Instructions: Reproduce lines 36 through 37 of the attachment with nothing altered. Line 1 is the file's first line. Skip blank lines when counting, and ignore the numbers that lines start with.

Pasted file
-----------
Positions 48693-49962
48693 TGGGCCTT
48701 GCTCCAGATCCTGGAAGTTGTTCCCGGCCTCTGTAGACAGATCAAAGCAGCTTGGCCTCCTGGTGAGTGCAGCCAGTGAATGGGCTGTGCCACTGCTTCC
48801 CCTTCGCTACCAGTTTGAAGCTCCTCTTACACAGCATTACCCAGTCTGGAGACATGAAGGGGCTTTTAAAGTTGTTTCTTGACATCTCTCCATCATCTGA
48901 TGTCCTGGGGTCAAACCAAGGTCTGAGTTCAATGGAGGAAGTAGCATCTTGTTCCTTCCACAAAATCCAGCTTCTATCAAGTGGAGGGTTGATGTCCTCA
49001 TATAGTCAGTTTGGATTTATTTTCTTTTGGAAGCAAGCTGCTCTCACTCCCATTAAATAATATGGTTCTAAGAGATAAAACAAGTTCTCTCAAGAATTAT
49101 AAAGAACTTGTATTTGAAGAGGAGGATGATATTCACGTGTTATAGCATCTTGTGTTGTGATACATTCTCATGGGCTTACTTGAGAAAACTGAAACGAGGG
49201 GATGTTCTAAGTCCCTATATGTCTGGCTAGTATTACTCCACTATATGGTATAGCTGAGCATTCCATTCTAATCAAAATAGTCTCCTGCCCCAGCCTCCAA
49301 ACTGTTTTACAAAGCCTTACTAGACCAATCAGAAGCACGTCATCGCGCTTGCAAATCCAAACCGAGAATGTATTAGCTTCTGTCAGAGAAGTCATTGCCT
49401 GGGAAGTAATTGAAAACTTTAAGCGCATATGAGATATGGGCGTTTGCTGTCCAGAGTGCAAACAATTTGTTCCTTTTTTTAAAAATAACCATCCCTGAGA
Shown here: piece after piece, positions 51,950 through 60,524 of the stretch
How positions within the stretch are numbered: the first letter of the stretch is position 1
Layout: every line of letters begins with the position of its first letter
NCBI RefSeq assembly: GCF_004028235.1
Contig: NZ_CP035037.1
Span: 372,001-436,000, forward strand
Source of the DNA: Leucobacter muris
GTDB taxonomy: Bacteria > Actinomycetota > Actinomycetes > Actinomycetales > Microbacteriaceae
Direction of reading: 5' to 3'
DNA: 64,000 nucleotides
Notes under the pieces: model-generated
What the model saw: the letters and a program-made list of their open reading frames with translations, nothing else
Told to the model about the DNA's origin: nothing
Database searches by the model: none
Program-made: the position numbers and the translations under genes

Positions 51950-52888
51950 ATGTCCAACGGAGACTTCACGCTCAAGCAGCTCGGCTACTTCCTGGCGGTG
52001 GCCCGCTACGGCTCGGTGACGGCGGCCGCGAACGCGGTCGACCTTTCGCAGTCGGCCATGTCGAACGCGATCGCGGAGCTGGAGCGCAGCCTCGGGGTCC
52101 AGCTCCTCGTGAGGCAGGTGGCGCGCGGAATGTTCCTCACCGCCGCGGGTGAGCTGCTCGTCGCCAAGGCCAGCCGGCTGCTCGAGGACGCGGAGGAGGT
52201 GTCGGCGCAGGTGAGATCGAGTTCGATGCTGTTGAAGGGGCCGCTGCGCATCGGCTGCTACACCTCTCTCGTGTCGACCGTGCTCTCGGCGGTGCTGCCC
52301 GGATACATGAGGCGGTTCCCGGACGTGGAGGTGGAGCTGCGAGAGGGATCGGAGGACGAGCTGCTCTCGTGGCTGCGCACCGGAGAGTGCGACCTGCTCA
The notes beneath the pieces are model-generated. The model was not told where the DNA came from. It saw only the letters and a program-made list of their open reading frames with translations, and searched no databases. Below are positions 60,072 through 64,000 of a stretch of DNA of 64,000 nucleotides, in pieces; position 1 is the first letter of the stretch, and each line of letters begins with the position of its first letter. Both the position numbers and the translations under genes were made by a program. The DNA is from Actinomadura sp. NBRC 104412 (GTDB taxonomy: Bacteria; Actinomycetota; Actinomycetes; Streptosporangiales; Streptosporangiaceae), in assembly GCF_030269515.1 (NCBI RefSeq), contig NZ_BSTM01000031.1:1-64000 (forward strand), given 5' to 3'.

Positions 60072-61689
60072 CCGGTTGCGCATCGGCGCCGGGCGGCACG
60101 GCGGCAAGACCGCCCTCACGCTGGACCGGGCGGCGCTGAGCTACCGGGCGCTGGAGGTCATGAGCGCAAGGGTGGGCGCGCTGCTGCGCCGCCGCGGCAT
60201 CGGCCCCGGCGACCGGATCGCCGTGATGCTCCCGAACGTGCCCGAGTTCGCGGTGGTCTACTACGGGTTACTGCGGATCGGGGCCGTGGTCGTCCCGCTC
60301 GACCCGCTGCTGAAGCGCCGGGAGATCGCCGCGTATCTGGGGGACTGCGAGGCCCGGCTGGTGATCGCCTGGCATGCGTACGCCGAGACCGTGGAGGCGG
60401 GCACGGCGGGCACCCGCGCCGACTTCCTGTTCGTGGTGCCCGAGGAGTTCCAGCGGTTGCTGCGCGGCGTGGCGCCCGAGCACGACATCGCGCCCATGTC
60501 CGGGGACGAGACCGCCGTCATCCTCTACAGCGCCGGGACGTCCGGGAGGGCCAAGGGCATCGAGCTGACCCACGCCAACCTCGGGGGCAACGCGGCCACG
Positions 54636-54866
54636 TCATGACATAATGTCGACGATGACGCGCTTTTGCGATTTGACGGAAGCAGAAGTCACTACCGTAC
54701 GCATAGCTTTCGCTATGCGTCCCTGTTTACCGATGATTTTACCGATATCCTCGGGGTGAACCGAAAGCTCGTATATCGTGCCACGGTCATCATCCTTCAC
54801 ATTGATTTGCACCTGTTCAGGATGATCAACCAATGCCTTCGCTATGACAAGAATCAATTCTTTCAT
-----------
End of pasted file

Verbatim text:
60201 CGGCCCCGGCGACCGGATCGCCGTGATGCTCCCGAACGTGCCCGAGTTCGCGGTGGTCTACTACGGGTTACTGCGGATCGGGGCCGTGGTCGTCCCGCTC
60301 GACCCGCTGCTGAAGCGCCGGGAGATCGCCGCGTATCTGGGGGACTGCGAGGCCCGGCTGGTGATCGCCTGGCATGCGTACGCCGAGACCGTGGAGGCGG